Like many subjects of viral videos, model Samirah Raheem was merely at the right place at the right time.

She wasn’t at the 2017 Slutwalk to protest or join a movement, she was there to be a good friend.

“I was there to support a friend, a dancer who came into a woman's body and was no longer accepted in ballet," Raheem told Blavity. "She was having a hard time finding work and I was having the same moment as a model; not being small enough for small [or] not being big enough for big. I was just trying to support her."

Raheem watched her friend’s performance and was waiting outside of the venue when she noticed some commotion. She said she saw girls talking to ultra-conservative Reverend Jesse Peterson and that the conversations didn’t end well.

“They seemed kind of flustered or broken when they left, and I was like ‘what is this old man telling these girls that they're leaving feeling so frustrated,’ you know? So, when he came up to me, it's never like me to back down from a challenge, I was like ‘okay what you want to talk about?’”

That confidence led to the video that had us cackling and declaring Raheem our new queen. But despite all the glory, her initial reaction was embarrassment. Raheem wasn’t worried about the video at first but when it started to get more attention, she was mortified.

“It was like a trickle and then a levee broke. It was like a flood of attention, it was very weird,” she said.

As affirmations poured in, Raheem said she became proud of her behavior. The attention piqued her curiosity about social justice and inspired her talk to more people, regardless of their ideological position. Raheem self-identifies as “a girl from Compton” and doesn’t consider herself an academic, but if you talk to her for five minutes, it’s clear she has one hell of a mind. Raheem has always supported the movement, in theory, but she maintained a critical lens. She’s interested to see how these movements cater to the black girls in the hood and inner cities. Her feminism isn’t only for people who use SAT words.

“That was always a conversation I was having with a lot of my friends, especially in college,” she said. “I met white girls and international girls who are feminists and I would always tell them ‘I love the work you're doing, but how does it trickle down to girls I grew up with? Or rape culture that surrounds me?’”

Raheem also believes black women are conditioned differently compared to white women and other non-black women and that affects how black women interact with feminism.

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“I think as black women it’s really tricky,” she explained. “Our mamas always want us to be safe and be careful [and] don't say too much, just get on through. It's kind of in the back of our minds to be polite and then when we get home to our families and our girls then we show this side, where we’re like ‘girl this is how I really feel.’ It's like we have two different faces.”

Raheem believes that’s why the video gained so much traction, because she expressed views we’re told to keep to ourselves.

“I talk like you. I grew up in an area like you. And I feel like we have a right to this conversation in our vernacular with our attitudes and our neck rolling. It doesn't have to be political jargon to be considered intellectually valuable,” she declared.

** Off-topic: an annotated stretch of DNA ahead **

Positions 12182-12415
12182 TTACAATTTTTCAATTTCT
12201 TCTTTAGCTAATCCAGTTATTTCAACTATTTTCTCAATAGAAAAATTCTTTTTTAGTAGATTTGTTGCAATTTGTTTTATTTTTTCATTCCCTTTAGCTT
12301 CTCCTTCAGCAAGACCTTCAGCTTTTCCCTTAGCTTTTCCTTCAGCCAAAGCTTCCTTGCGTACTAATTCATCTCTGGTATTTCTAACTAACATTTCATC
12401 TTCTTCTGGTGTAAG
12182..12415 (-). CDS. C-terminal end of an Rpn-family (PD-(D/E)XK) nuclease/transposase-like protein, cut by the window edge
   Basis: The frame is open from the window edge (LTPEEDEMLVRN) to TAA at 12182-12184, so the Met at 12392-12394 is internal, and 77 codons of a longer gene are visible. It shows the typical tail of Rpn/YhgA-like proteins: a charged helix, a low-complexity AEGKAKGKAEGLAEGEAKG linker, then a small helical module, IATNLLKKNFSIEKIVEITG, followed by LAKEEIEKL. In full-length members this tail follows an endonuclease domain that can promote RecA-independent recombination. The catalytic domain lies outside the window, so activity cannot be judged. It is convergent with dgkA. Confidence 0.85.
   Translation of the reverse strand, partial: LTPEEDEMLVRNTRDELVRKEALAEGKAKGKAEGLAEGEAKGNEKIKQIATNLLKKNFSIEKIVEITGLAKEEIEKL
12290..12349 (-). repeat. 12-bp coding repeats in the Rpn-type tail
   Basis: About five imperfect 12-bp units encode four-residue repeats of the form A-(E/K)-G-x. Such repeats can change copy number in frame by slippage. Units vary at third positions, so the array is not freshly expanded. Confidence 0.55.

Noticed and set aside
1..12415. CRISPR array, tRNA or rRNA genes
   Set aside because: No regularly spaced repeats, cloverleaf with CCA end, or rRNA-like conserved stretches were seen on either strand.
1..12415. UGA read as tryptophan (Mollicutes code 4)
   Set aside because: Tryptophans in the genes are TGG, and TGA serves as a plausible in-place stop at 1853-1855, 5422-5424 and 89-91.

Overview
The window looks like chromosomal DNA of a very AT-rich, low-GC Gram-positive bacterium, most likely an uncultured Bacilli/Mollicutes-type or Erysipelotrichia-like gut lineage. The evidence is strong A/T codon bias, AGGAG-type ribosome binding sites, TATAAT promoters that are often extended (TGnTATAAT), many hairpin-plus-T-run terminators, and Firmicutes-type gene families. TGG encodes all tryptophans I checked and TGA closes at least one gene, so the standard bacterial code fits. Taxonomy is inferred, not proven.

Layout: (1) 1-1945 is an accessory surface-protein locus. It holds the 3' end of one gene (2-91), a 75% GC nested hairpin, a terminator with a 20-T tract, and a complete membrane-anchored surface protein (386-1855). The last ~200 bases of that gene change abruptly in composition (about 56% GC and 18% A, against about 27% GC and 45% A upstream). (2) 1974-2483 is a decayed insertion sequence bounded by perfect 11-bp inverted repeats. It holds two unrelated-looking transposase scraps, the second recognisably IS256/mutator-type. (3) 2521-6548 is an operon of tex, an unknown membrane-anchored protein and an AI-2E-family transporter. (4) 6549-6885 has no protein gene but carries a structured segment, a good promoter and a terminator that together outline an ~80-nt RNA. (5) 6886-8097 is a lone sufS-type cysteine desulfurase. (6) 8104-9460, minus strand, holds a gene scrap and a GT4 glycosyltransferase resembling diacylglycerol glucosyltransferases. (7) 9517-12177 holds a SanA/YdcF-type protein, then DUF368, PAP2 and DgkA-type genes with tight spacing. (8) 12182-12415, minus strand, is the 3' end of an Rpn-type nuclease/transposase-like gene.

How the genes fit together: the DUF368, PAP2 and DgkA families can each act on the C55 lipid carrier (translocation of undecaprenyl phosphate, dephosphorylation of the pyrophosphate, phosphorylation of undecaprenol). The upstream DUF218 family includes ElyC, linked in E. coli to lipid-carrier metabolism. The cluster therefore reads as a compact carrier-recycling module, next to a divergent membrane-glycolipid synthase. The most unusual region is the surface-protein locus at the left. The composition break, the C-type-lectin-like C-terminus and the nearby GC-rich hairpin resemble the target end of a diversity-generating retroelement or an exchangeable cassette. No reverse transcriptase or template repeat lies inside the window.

Speaking of language, despite her declaration that “we’re all sluts,” she said that isn’t a word she uses in real life.

“That's why it was so funny to me because I don't really say slut in my day to day. I will never be like ‘yes girl, I'm feeling slutty.’ I would be like ‘I'm on some hoe shit or like ‘I'm feeling myself,’ it’s actually empowering the word. I feel like whatever the word is as long as you know how you're saying it and you know how you're coming you really don't have to explain yourself to anybody,” she said.

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Raheem also admires the way we use and reclaim language.

“There's so many words that we use today they aren't using their original meaning like the word ratchet. It's a garden tool and we have taken it and we have molded it into something totally different. I feel like with conditioning and repetition, any word or stigma can be taken out of it. Now there's going to be a push-back, but it doesn't matter as long as we push forward,” she continued.

Those childhood lessons might have caused Raheem’s initial discomfort, but she is willing to challenge it. Her newfound fame has encouraged her to stand up for herself. She’s done trying to conform for the sake of her career.

“At first I was always trying to please my agents and my clients. ‘Lose weight!’  Okay I'll go lose it. ‘Gain weight!’ Okay I'll go gain it. ‘Wear this!’ Okay I'll go do that…I'm trying to find people who align with this instead of trying to mold me into something else. People identify with this. 16 million people love this so one of those 16 million have to be casting for somebody.  I'm taking that approach,” she said.

Brands aren’t knocking down her door, yet, but she is getting more advocacy opportunities. Raheem confirmed to Blavity that she has heard from Amber Rose and will be involved in this year’s Slut Walk.

“She definitely reached out to me and she was so sweet. I was freaking out, I was like ‘oh my God, this is crazy,’” she said of Rose.

The attention has been a lesson for Raheem and she wants to share it with the rest of the world.

“I will say stand in your own and find people that support you and make a new world for yourself, a safe microcosm that you can express [yourself]," she said. "You just got a tune it out, make it background music and do your thing because you don't know who's going to see you, obviously."

Oh and if you were wondering her age, she's still simply "grown."

"A lady never tells," she added with a laugh. 

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